orbital sander to finish any other ‘poor’ areas of Gelcoat with 150 wet and
dry but finishing with 240, likely areas will be where plastercine was used
to give an internal radius to the mould.
Turn over and
paint the inside.
Gelcoat (easier to work on and would save some climbing around on the boat
while it was on the trailer).
Fitting the windows
I sourced the
Acrylic/Perspex sheet 5mm from ALDA PLASTICS, Unit G1, Liners
Freemantle, Southampton 023 8023 5423.
I then used a
rubber seal (part number BRS1123), buying 6M at £1.80/M, to fit the
Acrylic/Perspex windows sourced from Alexander Comrie & Son Ltd,
Second Avenue, Millbrook Road, Southampton 023 80702911.
There is a
knack with this. That is get the correct rubber i.e. one with the correct
gap for the material that fits into both slots. I struggled as I could not
source the correct rubber as one groove was correct at 4.5mm the other grove
just 1.5mm a bit tight but it still worked. Also the gap between the hole
and the Acrylic window has to be correct, in my c\ase about 5mm. It actually
took three of us to fit the first window. Then when we got the hang of it
just me and my wife Alison managed top fit the second window.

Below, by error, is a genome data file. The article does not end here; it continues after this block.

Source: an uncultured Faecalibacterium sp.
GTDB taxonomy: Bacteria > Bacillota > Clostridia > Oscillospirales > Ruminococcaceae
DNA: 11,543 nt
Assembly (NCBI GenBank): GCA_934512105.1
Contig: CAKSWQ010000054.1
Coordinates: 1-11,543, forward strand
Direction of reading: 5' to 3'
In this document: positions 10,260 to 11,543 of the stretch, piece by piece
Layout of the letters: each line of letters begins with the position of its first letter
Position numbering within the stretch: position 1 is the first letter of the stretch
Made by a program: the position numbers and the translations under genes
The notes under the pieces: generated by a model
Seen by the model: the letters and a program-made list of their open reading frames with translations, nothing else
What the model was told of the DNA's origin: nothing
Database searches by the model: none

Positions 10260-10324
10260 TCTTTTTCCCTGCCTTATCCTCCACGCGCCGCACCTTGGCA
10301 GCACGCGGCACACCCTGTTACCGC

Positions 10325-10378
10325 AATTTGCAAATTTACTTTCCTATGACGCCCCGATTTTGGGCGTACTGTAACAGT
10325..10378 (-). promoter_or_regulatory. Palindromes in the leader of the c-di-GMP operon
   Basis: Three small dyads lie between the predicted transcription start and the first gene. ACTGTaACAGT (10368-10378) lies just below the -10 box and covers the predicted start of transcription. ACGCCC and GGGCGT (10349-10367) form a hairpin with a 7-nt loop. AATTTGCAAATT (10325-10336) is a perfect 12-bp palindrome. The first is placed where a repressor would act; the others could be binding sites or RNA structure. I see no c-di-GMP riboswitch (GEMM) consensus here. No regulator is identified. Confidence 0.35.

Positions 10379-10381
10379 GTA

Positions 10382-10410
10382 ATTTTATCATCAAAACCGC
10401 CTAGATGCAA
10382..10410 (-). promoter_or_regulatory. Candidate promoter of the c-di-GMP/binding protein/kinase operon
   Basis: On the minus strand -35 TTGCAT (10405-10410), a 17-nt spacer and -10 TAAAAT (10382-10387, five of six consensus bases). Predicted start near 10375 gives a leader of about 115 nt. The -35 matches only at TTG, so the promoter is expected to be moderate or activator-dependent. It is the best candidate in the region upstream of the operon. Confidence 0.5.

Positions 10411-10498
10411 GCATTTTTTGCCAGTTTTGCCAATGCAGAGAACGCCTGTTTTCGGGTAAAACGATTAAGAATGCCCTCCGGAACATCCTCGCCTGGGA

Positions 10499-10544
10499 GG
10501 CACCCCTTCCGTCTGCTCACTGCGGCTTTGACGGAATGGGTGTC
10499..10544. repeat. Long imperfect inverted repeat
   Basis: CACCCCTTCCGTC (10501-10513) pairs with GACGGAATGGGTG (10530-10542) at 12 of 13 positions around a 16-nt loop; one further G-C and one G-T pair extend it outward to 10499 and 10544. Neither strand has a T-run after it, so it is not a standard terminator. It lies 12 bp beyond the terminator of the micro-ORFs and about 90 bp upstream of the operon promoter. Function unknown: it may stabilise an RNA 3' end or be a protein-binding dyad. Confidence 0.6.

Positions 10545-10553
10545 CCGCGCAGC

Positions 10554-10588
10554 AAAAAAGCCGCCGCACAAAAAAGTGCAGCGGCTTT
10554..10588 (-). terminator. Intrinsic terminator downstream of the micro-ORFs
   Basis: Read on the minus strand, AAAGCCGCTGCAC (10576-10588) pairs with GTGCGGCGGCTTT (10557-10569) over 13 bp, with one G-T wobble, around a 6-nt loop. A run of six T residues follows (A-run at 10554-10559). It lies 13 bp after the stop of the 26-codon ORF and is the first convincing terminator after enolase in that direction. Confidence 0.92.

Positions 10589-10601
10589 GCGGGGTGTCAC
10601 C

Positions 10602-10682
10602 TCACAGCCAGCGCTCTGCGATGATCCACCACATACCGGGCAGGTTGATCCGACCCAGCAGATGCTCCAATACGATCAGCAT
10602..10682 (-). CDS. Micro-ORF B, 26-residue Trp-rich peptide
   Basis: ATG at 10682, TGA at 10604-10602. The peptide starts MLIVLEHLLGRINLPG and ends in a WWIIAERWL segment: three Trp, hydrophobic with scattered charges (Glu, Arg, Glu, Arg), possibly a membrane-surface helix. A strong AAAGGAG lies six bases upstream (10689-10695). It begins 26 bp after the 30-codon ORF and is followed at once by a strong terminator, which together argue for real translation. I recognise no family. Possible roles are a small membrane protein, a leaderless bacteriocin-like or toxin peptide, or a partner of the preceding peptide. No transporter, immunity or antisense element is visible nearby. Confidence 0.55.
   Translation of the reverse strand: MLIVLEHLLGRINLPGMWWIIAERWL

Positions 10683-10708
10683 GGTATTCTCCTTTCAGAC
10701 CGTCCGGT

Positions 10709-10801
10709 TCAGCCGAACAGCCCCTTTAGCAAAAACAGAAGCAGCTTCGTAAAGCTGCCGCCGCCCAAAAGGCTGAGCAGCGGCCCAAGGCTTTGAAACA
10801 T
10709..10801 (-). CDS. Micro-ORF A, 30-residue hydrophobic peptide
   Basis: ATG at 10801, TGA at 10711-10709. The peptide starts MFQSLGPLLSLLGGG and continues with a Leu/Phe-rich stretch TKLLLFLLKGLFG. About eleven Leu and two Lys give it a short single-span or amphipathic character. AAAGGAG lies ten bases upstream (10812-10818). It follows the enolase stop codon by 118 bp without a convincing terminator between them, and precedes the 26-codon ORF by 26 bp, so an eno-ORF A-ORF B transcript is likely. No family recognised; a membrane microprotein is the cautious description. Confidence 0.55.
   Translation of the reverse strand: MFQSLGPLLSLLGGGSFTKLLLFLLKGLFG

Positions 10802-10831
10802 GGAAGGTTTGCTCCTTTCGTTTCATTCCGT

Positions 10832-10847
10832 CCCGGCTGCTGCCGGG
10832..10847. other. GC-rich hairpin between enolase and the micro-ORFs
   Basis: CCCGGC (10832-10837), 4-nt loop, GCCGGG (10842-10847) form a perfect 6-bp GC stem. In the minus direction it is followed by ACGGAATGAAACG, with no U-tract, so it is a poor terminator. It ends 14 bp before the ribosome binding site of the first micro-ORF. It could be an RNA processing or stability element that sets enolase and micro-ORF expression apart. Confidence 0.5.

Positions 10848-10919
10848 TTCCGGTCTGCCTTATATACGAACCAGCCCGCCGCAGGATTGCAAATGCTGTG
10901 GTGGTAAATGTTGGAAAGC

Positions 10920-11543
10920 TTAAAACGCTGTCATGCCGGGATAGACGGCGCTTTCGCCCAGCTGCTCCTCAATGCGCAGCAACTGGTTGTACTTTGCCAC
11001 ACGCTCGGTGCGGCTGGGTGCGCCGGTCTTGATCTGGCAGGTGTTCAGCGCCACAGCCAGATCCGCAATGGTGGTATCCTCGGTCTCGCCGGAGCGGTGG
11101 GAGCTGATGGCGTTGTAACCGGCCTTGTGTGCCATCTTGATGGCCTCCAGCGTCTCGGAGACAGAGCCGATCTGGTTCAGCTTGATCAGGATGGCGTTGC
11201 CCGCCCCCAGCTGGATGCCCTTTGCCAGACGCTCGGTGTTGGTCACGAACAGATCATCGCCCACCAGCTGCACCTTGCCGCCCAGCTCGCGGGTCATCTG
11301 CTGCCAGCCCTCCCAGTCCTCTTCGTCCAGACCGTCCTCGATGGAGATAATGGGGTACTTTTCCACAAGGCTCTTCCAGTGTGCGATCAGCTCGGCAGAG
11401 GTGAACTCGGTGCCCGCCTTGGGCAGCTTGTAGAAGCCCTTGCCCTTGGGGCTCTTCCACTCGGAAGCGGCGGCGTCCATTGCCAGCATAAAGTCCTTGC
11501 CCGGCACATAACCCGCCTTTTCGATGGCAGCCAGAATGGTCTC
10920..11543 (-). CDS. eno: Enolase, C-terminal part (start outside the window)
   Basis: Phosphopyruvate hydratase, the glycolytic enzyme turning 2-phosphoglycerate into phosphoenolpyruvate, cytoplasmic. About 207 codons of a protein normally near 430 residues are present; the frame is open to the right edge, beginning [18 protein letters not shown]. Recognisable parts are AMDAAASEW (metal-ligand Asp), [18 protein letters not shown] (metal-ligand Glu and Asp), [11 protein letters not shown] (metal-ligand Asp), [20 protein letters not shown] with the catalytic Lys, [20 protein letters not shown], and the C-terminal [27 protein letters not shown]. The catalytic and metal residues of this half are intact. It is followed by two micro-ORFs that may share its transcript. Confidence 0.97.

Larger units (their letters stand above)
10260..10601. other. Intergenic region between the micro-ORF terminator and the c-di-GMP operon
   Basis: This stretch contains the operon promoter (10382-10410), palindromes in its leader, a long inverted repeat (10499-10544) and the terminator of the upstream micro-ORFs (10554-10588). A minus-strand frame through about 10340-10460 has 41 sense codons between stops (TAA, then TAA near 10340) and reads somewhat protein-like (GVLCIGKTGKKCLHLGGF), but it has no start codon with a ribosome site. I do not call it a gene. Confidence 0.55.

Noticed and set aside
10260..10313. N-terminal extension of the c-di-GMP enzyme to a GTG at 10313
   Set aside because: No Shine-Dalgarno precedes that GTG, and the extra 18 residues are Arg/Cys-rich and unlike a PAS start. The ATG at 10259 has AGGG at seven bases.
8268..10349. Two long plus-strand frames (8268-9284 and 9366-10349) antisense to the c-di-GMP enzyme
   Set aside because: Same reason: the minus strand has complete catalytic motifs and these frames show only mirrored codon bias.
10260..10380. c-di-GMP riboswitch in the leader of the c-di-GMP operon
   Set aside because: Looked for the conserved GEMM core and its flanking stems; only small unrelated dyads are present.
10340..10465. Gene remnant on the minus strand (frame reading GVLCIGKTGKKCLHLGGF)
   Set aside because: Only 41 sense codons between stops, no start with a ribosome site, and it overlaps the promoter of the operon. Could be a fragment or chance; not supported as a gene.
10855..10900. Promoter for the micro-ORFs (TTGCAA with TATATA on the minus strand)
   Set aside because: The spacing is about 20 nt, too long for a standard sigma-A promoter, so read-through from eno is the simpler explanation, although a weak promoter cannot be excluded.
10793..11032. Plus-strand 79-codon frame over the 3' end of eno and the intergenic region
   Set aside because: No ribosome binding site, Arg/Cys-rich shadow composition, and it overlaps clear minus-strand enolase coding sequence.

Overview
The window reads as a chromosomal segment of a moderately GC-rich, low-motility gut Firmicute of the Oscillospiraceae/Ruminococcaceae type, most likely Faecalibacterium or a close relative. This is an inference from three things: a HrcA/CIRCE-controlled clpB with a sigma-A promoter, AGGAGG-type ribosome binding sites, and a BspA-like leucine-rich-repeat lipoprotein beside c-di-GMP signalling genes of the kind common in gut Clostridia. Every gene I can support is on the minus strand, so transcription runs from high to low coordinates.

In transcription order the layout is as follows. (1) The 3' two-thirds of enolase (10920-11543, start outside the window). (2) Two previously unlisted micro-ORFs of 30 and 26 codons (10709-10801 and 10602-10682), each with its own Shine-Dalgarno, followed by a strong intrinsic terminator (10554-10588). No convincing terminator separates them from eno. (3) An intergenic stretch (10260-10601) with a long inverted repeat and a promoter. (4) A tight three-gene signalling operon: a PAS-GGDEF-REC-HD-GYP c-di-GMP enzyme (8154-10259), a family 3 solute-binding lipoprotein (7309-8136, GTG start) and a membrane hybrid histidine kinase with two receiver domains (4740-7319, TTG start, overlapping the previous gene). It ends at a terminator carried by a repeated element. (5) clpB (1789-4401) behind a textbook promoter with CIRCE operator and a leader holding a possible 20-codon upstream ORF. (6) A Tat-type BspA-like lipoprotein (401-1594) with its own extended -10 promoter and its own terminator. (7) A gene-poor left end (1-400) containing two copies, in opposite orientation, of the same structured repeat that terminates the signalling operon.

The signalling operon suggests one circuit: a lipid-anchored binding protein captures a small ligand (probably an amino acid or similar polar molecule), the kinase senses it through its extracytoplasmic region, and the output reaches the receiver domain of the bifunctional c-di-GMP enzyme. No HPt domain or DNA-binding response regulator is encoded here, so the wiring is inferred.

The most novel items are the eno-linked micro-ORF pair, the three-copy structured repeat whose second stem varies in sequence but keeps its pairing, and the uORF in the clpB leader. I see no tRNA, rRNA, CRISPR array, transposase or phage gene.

As I tried to
show here the filler needs to be fed into the grove and then pushed in using
a special ‘tool’. A Tool is available but I made mine from a wire boom after
a friend described it to me. One trick here was to push the ‘tool’ rather
than pull the ‘tool’.
Fitting stainless A Frame and mast
I cut down a
fitting that I previously purchased from Beaulieu Boat Jumble I then had a
stainless foot welded accros the bottom of both ends by Hythe Marine
Services who made a top job of the welding. It made sense to fit all this
while it was on the garage floor stillas this saved me some effort climbing
around the boat. I fitted the mast and fed the cables for the VHF Antenna,
Anchor light and Nav Light through the conduit.
Fitting to Boat
I finished all
edges with Black ‘Titanfast’ trim, buying10M at £1.95/M also sourced from
Alexander Comrie & Son Ltd, Second Avenue, Millbrook Road,
Southampton 023 80702911. Fitting was a three man job. Two had to
hold it inplace, as a certain amount of force enabled a better fit, while
the other drilled the holes. We bolted down through the front edge lip and
down through the cabin roof and screwed through bottom edge of the sides
ignoring original holes left by the original screen. I filled gaps with
silicon and bolted down tight. Last thing was to cut all the stainless bolt
ends off with an angle grinder. By bolting and keeping the old screen I
still have the option of swapping them back if I choose to sell her later.